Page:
October 25, 2013
“The Counselor,” a new crime thriller from film director Ridley Scott, assembles an all-star cast to tell the story of a lawyer embarking on a lucrative (and dangerous) deal to support an already outsized life.
Opening Friday, “The Counselor” was written by novelist Cormac McCarthy (author of “No Country for Old Men”) and stars Michael Fassbender, Javier Bardem, Brad Pitt, Cameron Diaz and Penelope Cruz. The Twentieth Century Fox drama allowed Costume Designer Janty Yates to enhance the storytelling with her selection of clothes, particularly for Brad Pitt’s character, the middleman Westray.
Yates dressed Westray in perfectly color-coordinated Western wear—crocodile boots, suede-trimmed jackets, cowboy shirts sharpened with shiny collar points. The clothes help define a character who is hard to pin down. “You’re not quite sure where he is placed, though you are pretty sure he is out for Number One,” Yates says.
Western wear wasn’t the first and only choice, however. To create the character, Yates assembled a rack of 10 different looks to present to Pitt, including a Mediterranean playboy, a sleek suit befitting a Rodeo Drive gent, a flashy sleazeball and a Western dandy.
“We put the first pair of cowboy trousers on him, and it was a sale. He looked absolutely amazing,” Yates says. She had London tailor Chris Kerr, a longtime collaborator, create sets of suits primarily built from supple cashmere fabrics.
“It was great fun coordinating all of the colors, the fabrics and the suede trims,” she says. Pitt’s wardrobe also gave the British designer a chance to explore an indigenous American look.
“I went to all those remote, wonderful cowboy stores that are outside L.A. I was in New Orleans, as well. The stores were always in the smaller towns, where I found amazing boots, and those bolos and brilliant belt buckles and collar tips and Stetsons.”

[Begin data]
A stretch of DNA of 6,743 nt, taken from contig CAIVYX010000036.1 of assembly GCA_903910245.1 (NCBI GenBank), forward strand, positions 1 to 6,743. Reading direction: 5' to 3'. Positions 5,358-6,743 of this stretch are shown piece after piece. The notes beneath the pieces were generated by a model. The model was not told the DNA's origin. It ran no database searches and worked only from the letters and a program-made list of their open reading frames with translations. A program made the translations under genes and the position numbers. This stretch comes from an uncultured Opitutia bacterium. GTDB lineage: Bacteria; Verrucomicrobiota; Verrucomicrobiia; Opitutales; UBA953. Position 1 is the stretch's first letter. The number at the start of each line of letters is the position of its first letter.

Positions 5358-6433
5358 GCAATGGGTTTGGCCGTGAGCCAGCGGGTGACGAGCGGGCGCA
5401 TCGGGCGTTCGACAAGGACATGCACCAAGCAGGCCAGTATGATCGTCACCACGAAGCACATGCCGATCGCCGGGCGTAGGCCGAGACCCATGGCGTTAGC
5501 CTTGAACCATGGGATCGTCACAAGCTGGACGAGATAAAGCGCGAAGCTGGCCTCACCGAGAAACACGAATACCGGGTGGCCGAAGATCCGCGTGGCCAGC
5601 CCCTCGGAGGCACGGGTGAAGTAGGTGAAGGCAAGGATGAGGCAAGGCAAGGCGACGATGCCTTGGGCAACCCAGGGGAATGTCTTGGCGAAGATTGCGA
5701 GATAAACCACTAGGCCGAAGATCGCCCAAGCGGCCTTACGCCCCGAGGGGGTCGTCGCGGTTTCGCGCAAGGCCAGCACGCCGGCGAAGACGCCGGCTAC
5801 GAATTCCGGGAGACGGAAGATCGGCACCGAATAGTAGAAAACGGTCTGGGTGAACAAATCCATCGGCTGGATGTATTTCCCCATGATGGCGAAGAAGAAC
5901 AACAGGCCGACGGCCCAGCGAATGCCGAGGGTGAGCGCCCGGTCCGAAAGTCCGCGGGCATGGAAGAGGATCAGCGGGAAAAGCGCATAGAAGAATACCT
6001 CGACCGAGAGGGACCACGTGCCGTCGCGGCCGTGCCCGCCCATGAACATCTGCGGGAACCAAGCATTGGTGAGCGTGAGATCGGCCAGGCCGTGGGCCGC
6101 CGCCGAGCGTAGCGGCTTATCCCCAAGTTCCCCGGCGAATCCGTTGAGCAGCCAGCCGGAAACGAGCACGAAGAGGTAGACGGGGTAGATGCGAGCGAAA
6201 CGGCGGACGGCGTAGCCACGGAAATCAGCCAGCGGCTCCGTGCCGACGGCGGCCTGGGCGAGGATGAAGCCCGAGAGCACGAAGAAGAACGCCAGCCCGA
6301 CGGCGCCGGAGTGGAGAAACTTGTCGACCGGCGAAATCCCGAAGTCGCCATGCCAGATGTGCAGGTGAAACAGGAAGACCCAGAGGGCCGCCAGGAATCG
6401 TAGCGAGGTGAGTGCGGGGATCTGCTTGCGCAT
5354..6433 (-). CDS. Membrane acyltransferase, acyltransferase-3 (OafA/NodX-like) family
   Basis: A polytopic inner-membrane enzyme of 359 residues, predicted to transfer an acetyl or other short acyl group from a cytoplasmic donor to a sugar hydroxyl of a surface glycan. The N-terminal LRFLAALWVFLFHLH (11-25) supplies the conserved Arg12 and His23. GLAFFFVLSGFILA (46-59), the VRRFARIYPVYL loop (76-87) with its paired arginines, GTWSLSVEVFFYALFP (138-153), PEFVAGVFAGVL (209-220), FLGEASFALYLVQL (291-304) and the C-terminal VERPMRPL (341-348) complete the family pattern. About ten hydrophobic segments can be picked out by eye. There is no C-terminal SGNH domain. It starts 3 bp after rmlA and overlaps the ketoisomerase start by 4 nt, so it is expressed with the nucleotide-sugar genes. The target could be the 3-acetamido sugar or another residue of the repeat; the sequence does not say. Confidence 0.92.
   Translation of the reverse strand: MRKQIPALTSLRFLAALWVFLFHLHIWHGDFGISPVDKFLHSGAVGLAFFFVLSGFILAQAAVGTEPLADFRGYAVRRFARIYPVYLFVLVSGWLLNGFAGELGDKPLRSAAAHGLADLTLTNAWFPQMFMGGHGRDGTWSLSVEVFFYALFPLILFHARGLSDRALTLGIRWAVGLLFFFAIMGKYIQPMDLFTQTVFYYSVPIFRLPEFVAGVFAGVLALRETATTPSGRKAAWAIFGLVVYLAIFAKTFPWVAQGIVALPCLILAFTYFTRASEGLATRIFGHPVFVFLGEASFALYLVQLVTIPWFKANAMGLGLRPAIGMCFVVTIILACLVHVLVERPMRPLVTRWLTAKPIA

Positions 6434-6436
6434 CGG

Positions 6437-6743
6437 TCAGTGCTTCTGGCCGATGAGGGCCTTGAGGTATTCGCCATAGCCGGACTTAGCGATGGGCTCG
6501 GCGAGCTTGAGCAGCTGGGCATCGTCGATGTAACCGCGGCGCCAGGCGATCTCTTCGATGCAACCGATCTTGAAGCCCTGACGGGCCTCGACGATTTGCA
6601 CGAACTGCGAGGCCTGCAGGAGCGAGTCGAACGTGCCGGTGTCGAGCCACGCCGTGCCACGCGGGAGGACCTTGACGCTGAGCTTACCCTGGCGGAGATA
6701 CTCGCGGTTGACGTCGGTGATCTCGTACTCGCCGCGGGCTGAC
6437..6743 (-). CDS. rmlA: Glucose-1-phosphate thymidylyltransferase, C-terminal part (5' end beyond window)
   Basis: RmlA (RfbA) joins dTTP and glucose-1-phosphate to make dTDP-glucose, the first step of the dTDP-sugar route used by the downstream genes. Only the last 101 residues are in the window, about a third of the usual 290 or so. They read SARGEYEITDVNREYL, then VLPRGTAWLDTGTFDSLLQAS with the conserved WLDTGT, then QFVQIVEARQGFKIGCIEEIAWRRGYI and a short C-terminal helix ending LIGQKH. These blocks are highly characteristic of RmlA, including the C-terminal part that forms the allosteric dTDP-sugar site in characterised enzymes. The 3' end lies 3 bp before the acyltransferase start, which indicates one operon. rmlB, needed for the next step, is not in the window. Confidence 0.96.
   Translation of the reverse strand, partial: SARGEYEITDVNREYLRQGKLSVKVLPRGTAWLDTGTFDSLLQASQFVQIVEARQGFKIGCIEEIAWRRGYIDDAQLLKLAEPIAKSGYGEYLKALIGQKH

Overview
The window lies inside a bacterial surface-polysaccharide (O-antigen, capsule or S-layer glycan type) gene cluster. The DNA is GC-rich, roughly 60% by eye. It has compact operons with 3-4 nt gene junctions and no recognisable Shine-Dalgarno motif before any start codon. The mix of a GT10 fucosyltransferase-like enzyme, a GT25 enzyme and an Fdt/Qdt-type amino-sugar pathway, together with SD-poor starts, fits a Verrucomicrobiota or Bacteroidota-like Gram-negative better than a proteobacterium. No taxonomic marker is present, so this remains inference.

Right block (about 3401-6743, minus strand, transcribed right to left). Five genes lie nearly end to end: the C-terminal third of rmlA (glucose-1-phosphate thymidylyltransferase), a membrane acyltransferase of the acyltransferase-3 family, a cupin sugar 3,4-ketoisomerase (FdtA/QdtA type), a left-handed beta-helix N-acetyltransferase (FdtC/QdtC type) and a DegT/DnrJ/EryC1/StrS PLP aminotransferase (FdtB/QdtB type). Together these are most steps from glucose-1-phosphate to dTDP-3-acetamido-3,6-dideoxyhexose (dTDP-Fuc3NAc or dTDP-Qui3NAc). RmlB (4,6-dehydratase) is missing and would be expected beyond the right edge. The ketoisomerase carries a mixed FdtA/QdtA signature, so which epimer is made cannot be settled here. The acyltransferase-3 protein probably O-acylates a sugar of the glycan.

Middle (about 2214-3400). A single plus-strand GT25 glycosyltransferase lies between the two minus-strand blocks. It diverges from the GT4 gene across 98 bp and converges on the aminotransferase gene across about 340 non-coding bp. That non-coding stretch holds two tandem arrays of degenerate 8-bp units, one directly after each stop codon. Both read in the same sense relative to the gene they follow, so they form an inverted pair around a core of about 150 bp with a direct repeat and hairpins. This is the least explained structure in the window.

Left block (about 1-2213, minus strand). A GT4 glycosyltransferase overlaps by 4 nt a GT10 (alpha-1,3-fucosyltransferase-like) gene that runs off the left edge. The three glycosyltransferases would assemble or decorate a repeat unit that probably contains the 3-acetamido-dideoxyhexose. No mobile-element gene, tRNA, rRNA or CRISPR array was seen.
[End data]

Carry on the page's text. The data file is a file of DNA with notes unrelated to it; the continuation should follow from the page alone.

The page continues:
Yates and Pitt particularly liked the Stetsons: “When Ridley discovered Brad, he was wearing a Stetson in ‘Thelma and Louise,’” Yates said, speaking between explosions on the Spanish set of a new Ridley film, “Exodus.”
Pitt loved the looks, Yates says, and the extra level of “cowboy goth” that came from his accessories—heavy silver and gold rings, necklaces and bracelets from Konstantino.
Wardrobe has a powerful storytelling function in “The Counselor,” particularly on the characters portrayed by Diaz and her on-screen boyfriend, Bardem. Designer Paula Thomas of Thomas Wylde (famous for her skull prints) opened her archives and showroom for Yates, who took advantage of the seductive animal print dresses and sharply asymmetrical silhouettes. Bardem, with his Brian Grazer-like hair, vivid Versace shirts and sunglasses with custom pastel-tinted lenses, is every inch the indulgent, flamboyant playboy.
Just as some characters meet disastrous ends, so too do bits of Pitt’s elegant suits: “Sadly, they had to be aged and broken down. It’s the bane of the costume designer’s life that you have to break them down,” Yates says. “It enhances the character, but tarnishes your baby.”